During a campfire ban, smoking is restricted in all public areas of a park or protected area. Please read this Information Bulletin.
Graystokes Provincial Park
About This ParkGraystokes Provincial Park was established on April 18, 2001, to provide significantly increased representation of a number of biogeoclimatic units in the North Okanagan highlands ecosection. It also protects an extensive complex of swamps, meandering streams and meadows, as well as maintaining habitat for moose, mule deer and white-tailed deer.
Park Size: 11,958 hectares
- No motorized vehicles, including off-road and all-terrain vehicles. Only snowmobiles are permitted during the winter months.
- The BC Snowmobile Federation has three chalets on the Graystokes Plateau. They are not for use by the general public and may not be to BC Parks’ standards.
- Bring your own drinking water as potable water is not available in the park.
- There are no developed trails in the park. For your own safety and the preservation of the park, obey posted signs.
Location and MapsPlease note: Any maps listed are for information only – they may not represent legal boundaries and should not be used for navigation.
Maps and BrochuresAny maps listed are for information only – they may not represent legal boundaries and should not be used for navigation.
- Park Map [PDF]
Nature and Culture
- Conservation: Graystokes protects extensive old growth Sub-alpine fir and Engelmann spruce. The extensive complex of swamps, streams and wetland meadows mixed with forest is unique in the Southern Interior. Forest types range from mid-elevation to alpine and include extensive old growth Engelmann spruce, Sub-alpine fir and Douglas fir. The Graystokes Plateau plays a key role in providing mid and late summer range for wildlife when the valley bottom is no longer productive. It also protects the upper reaches of the Mission Creek watershed for the City of Kelowna.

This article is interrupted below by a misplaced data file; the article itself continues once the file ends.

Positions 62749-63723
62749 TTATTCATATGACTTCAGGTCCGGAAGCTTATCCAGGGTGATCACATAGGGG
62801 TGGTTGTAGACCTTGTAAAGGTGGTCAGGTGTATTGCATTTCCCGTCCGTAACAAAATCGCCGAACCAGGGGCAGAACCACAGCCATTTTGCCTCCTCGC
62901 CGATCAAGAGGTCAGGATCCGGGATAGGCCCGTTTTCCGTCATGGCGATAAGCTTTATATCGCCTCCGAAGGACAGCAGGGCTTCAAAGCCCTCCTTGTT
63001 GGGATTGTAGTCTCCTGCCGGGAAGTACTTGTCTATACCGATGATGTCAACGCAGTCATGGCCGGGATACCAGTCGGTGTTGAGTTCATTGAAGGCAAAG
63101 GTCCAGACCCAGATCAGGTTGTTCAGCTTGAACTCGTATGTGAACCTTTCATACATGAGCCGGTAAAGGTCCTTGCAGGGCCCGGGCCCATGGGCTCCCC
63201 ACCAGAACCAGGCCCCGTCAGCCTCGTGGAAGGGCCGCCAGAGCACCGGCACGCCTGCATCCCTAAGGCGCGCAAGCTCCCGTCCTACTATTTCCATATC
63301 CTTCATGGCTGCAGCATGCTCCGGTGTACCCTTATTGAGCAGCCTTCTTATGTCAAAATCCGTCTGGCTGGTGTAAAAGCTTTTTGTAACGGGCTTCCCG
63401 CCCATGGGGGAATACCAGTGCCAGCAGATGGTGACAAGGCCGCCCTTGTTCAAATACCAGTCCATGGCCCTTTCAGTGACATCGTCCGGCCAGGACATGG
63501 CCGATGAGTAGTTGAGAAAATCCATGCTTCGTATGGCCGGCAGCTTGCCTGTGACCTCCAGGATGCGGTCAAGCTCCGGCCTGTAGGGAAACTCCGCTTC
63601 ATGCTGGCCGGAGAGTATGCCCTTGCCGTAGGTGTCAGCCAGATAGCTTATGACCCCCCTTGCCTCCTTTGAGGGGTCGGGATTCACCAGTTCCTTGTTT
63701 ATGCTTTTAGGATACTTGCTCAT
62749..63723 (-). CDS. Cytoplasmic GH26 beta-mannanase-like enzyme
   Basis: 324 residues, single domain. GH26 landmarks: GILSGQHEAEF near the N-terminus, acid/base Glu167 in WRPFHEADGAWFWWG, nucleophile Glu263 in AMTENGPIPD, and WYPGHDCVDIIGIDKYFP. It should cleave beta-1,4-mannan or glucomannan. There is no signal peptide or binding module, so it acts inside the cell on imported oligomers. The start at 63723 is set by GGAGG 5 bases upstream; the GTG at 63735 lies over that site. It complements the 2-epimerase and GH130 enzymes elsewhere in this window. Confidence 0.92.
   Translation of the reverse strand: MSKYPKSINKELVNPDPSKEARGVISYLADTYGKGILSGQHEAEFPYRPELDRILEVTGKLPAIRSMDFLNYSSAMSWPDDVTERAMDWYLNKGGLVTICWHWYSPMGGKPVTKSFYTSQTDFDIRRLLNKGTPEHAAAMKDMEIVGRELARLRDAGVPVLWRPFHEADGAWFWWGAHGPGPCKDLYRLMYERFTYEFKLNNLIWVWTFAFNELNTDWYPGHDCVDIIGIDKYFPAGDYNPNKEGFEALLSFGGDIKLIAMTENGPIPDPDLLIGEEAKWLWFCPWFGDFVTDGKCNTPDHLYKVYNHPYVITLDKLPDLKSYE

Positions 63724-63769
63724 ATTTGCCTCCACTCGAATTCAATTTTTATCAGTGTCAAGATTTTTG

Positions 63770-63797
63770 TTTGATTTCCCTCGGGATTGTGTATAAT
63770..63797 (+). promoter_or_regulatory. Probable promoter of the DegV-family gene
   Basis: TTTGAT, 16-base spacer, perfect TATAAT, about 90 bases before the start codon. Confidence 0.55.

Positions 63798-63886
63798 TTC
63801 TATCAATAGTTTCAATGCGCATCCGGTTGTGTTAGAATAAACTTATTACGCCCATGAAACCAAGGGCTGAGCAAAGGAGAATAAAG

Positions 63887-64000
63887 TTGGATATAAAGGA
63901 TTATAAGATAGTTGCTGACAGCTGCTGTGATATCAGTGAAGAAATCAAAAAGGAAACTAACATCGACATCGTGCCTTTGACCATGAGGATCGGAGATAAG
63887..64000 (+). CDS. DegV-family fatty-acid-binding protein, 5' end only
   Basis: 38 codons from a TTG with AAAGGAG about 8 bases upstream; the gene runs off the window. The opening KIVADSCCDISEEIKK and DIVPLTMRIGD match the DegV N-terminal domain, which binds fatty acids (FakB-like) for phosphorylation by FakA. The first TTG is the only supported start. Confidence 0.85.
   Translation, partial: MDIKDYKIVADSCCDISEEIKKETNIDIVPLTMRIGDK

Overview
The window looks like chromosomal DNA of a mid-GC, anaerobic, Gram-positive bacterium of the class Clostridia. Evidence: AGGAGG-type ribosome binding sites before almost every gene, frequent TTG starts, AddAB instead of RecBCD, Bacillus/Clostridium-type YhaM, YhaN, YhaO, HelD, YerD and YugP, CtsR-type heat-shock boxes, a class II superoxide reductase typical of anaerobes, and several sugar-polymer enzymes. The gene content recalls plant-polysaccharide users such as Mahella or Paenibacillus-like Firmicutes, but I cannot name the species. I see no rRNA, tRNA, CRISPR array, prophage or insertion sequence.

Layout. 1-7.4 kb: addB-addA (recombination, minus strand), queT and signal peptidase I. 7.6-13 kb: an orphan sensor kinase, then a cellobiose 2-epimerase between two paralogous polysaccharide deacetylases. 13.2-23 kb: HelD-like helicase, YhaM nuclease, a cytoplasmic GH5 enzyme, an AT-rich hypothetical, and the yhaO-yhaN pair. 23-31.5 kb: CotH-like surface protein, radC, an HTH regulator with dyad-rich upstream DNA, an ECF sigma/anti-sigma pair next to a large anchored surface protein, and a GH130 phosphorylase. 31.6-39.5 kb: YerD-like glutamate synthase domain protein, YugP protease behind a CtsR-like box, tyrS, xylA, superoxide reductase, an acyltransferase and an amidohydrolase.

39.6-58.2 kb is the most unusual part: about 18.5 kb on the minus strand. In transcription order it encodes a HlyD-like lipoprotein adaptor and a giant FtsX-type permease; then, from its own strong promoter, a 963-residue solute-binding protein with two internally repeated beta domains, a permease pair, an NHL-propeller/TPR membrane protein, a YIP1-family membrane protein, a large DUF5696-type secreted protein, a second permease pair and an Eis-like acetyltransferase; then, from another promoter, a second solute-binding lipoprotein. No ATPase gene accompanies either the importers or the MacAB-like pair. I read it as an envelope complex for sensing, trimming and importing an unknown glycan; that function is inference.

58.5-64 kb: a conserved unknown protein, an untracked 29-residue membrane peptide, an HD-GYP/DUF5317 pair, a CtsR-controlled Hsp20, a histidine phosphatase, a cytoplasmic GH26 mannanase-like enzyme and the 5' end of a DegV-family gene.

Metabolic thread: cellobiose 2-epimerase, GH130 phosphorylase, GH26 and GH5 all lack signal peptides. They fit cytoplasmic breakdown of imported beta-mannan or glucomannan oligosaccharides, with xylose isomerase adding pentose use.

- Wildlife: Within the protected area is habitat for moose, White-tailed deer and mule deer primarily from spring to fall. Also found in the area are lynx, wolverine, ptarmigan and grouse. There is one red-listed animal: Mountain caribou, three blue-listed mammals: fisher, Townsend’s big-eared bat and grizzly bear, and one blue-listed plant species, pink agoseris.
Activities Available at this Park
Anyone fishing or angling in British Columbia must have an appropriate licence.
The protected area is open to hunting. Please check the BC Hunting and Trapping Regulations for further details.
Pets on Leash
Backcountry areas are not suitable for dogs or other pets due to wildlife issues and the potential for problems with bears. Pets/domestic animals must be on a leash at all times and are not allowed in beach areas or park buildings. You are responsible for their behaviour and must dispose of their excrement.
There are no formal cross-country skiing or snowshoeing trails in the park. Given its popularity as a snowmobiling destination, other winter activities may be limited. The Graystokes Plateau is a very popular area for snowmobiling. Articles about the area, have appeared in various snowmobiling publications.